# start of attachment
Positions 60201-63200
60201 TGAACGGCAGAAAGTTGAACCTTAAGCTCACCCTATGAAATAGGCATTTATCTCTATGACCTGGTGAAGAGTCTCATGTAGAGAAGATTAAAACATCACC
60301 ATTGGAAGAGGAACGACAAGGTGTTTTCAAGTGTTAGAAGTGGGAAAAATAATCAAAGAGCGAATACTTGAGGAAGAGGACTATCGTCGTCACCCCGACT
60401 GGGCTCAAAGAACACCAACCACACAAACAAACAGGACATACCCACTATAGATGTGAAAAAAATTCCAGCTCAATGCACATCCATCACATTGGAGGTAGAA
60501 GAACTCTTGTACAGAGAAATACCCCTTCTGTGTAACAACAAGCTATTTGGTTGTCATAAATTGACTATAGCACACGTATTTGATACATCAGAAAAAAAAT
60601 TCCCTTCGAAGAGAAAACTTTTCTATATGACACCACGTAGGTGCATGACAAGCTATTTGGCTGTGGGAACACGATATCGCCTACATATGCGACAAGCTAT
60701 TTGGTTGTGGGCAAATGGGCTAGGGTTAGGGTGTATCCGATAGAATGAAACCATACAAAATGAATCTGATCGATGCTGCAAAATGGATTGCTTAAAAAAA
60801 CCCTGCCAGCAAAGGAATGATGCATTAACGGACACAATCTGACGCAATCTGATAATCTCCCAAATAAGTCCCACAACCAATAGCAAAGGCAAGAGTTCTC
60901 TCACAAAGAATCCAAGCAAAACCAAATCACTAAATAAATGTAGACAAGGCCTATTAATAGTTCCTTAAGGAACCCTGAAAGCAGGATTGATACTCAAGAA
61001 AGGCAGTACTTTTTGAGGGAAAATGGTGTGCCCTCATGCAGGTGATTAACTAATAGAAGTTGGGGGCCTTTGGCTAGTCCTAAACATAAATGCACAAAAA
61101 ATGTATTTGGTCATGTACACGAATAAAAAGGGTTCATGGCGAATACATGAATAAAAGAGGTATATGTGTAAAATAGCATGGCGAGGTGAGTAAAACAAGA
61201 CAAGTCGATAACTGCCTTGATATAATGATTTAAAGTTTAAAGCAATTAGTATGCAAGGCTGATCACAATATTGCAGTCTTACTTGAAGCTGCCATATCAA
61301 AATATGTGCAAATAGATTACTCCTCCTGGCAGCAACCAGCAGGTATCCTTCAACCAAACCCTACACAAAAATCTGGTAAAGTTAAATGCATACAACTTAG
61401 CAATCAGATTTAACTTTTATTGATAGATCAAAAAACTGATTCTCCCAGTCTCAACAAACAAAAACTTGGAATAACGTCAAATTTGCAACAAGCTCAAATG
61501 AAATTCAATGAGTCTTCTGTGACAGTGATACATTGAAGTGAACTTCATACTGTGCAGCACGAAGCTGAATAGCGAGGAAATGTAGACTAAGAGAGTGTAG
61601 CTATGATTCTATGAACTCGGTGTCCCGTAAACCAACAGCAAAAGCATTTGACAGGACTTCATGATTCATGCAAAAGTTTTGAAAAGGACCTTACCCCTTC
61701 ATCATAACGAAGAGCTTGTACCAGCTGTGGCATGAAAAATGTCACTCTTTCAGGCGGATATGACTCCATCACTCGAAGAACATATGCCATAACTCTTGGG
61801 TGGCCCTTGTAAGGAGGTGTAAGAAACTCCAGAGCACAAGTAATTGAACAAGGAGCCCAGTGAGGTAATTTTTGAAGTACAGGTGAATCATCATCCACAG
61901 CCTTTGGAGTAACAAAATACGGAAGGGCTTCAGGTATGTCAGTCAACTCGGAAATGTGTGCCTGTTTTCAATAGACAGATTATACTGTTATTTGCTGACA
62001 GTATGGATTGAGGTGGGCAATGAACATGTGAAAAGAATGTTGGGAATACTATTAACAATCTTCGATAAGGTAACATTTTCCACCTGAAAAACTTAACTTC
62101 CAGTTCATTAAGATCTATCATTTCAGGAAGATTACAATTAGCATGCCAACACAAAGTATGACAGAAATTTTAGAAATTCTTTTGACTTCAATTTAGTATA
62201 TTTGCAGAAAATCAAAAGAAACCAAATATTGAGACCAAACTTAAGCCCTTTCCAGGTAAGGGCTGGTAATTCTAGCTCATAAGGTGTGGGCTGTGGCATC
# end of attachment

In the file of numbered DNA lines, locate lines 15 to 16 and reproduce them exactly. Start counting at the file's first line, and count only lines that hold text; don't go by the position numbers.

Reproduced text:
61501 AAATTCAATGAGTCTTCTGTGACAGTGATACATTGAAGTGAACTTCATACTGTGCAGCACGAAGCTGAATAGCGAGGAAATGTAGACTAAGAGAGTGTAG
61601 CTATGATTCTATGAACTCGGTGTCCCGTAAACCAACAGCAAAAGCATTTGACAGGACTTCATGATTCATGCAAAAGTTTTGAAAAGGACCTTACCCCTTC